Nov. 6, 2009: Obama signed the Worker, Homeownership, and Business Assistance Act, which expanded benefits but kept the effective dates the same. Originally titled the Unemployment Compensation Extension Act of 2009, the law extended unemployment benefits in all 50 states by 34 weeks. Workers got an additional 13 weeks in states with an unemployment rate averaging 6 percent or higher, and 19 more weeks in states with unemployment rates 8.5 percent or higher. Halvorson voted for the Unemployment Compensation Extension Act, which passed the House 331-83 on Sept. 22, 2009. She also voted for the Worker, Homeownership, and Business Assistance Act, which gained final approval 403-12 on Nov. 5, 2009.
Dec. 19, 2009: Obama signed the Department of Defense Appropriations Act, which extended the date when benefits would be exhausted from June 6, 2010, to July 31, 2010. The House initially passed the bill 400-30 on July 30, 2009, and gave it final approval on Dec. 16, 2009, by a 395-34 vote. Halvorson voted for it both times.
March 2, 2010: Obama signed the Temporary Extension Act of 2010. Benefits remained the same, but the program was extended to April 3, 2010, (with no benefits paid out beyond Sept. 4, 2010, rather than July 31). It was passed by voice vote in the House.
April 15, 2010: Obama signed the Continuing Extension Act of 2010 — extending the program once again, this time until June 2, 2010, (with no benefits paid out beyond Nov. 6, 2010, rather than Sept. 4, 2010). It was initially passed by voice vote in the House on March 17, 2010. It received final House passage on April 15, 2010, by a 289-112 vote. Halvorson voted for it.
July 22, 2010: Obama signed the Unemployment Compensation Extension Act of 2010. The additional $25 per week payment created under the stimulus law was allowed to expire on June 2, 2010, but all other benefits were extended. The program would now expire on Nov. 30, 2010, (not June 2) and no benefits would be paid beyond April 30, 2011, (not Nov. 6, 2010). The House initially approved the bill 241-181 on Dec. 9, 2009, and gave final approval, 272-152, on July 22, 2010. Halvorson voted for it both times.
Nov. 18, 2010: The House failed to get the two-thirds votes necessary to suspend the rules and approve the Emergency Unemployment Compensation Continuation Act. The bill received 258 votes in support and 154 against. Halvorson voted for it.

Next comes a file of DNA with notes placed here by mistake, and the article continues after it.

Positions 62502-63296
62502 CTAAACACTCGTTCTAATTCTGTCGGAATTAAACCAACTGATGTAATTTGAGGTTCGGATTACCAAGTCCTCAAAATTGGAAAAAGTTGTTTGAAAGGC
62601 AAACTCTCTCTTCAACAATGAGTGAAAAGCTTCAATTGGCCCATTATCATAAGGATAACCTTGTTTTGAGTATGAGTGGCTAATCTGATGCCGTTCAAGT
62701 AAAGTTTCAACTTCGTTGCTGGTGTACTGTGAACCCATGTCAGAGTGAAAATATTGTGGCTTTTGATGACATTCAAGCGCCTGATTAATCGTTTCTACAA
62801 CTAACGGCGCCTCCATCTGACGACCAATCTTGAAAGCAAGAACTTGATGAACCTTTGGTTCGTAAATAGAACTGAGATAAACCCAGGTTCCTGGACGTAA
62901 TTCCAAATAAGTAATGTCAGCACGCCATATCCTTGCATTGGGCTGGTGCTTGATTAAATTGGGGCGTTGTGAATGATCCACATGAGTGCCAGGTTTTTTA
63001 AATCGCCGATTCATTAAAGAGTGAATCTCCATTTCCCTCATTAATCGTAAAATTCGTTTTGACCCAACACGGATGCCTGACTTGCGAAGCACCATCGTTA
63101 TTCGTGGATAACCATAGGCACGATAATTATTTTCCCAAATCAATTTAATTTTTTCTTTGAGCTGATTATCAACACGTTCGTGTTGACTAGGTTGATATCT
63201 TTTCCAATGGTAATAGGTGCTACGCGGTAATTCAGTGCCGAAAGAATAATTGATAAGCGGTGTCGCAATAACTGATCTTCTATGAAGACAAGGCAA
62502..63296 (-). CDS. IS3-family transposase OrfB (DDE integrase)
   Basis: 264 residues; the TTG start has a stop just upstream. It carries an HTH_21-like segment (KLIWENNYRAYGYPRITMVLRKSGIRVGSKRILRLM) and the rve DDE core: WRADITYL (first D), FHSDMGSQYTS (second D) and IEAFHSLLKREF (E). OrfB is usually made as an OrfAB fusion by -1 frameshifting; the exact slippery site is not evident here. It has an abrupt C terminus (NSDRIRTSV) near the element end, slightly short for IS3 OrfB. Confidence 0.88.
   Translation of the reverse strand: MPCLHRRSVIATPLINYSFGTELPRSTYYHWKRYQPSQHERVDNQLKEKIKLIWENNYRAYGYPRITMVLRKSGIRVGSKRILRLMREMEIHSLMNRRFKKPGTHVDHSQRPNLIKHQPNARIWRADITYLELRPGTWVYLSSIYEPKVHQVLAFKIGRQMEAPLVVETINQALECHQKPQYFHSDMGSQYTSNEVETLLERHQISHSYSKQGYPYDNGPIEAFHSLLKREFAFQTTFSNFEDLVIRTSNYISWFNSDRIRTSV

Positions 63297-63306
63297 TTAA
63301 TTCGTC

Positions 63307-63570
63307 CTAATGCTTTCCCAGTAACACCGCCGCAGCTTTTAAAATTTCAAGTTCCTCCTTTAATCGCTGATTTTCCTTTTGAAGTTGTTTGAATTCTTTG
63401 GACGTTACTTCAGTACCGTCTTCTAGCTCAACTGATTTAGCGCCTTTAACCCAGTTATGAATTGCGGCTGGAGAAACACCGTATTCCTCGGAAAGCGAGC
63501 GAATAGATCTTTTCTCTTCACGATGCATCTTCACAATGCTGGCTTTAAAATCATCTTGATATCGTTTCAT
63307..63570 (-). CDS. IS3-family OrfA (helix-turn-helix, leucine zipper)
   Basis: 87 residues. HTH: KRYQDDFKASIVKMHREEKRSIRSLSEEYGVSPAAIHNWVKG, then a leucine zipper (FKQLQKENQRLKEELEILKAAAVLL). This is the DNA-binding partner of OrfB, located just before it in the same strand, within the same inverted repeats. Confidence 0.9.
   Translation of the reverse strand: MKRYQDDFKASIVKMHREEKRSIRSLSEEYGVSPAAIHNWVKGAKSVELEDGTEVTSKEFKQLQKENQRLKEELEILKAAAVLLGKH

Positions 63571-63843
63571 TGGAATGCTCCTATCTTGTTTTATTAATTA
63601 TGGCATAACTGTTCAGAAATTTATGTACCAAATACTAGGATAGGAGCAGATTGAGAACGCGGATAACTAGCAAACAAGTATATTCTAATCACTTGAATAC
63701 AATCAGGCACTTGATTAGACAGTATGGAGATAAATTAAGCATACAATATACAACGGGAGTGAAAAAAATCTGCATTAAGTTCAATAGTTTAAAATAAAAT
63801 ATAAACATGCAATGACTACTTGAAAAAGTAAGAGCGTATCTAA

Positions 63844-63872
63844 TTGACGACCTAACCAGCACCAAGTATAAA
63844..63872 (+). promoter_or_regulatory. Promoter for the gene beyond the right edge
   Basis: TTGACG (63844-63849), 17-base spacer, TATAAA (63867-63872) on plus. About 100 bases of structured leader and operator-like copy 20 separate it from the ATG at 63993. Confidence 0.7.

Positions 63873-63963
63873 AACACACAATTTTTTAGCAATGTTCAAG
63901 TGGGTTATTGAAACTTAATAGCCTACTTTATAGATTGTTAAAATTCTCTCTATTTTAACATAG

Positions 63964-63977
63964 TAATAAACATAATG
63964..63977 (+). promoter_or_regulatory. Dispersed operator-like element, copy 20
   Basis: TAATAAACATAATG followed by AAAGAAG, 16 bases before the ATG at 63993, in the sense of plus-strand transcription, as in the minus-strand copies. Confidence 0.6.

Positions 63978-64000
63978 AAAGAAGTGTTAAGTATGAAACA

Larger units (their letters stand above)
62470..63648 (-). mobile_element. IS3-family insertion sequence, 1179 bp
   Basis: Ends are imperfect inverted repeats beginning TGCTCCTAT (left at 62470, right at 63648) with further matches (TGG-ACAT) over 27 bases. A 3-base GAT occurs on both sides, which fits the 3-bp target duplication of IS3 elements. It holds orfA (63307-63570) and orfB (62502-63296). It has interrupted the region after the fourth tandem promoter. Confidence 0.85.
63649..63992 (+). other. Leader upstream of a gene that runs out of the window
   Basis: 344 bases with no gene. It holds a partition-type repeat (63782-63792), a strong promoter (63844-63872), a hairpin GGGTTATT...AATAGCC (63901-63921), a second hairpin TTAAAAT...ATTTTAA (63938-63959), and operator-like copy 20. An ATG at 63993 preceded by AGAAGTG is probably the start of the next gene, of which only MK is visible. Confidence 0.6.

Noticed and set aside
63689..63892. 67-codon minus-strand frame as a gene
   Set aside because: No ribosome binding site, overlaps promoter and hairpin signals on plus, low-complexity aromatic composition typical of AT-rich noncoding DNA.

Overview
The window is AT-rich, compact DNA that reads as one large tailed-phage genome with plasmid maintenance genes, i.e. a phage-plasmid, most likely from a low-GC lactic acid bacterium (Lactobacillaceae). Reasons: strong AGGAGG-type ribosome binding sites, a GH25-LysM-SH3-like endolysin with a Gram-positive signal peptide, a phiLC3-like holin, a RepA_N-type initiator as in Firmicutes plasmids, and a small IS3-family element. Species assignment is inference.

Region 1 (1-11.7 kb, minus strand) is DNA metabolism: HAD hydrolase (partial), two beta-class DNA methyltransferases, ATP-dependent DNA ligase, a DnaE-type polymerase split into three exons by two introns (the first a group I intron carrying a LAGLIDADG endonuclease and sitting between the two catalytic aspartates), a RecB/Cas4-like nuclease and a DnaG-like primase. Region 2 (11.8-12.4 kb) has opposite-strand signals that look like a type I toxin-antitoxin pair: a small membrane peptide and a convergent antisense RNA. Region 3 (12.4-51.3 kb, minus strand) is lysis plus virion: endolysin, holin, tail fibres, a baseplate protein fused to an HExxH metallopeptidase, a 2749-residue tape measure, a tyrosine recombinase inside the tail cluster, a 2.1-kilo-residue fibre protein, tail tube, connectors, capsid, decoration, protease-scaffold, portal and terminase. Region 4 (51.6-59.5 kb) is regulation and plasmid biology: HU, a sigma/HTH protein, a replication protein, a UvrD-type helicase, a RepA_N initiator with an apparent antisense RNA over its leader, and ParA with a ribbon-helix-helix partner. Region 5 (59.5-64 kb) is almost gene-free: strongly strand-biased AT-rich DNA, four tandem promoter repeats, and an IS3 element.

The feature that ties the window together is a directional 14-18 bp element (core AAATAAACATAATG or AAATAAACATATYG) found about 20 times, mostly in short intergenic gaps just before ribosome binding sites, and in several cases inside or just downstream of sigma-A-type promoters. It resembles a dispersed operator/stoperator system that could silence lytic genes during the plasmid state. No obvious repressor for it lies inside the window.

Dec. 17, 2010: Obama signed the Tax Relief, Unemployment Insurance Reauthorization, and Job Creation Act. Benefits remained the same, but the program was extended until Jan. 3, 2012– by which time Halvorson was gone from Congress. Yes, she voted for it. Three times: once by voice vote on March 17, 2010, and twice by recorded votes on Dec. 2 and Dec. 17.
So, what is the SEIU talking about?
The union points to a procedural vote taken on May 28, 2010, when Congress was considering the Unemployment Compensation Extension Act — the bill that Obama signed on July 22 of that year. It’s true that Halvorson voted against House Resolution 1403, a rule that set the terms of the debate, accepted the Senate amendment to the House bill and allowed for an expedited vote on the amended bill.
We asked the Halvorson campaign why she voted against the House rule. The candidate got on the phone with us. She said she could not recall the exact reason, but that it was not uncommon for her to object to the rules of the debate, especially when she felt she did not have enough time to study the bill or there was insufficient time given to debate the bill. “I don’t just rubber stamp every rule that comes to the floor,” she said.
Regardless, Halvorson did vote to pass the bill just hours later that same day, and her record of support for extending unemployment benefits is abundantly clear to us — and should be to members of the SEIU.
Estate Tax Scam
The SEIU also distorts a vote that Halvorson cast during House consideration of the Tax Relief, Unemployment Insurance Reauthorization, and Job Creation Act of 2010 — a compromise tax bill that the Obama administration worked out with Republicans. In the tax deal, Obama got a payroll tax cut and an extension of unemployment benefits, while the Republican leaders got a two-year extension of the Bush-era tax cuts.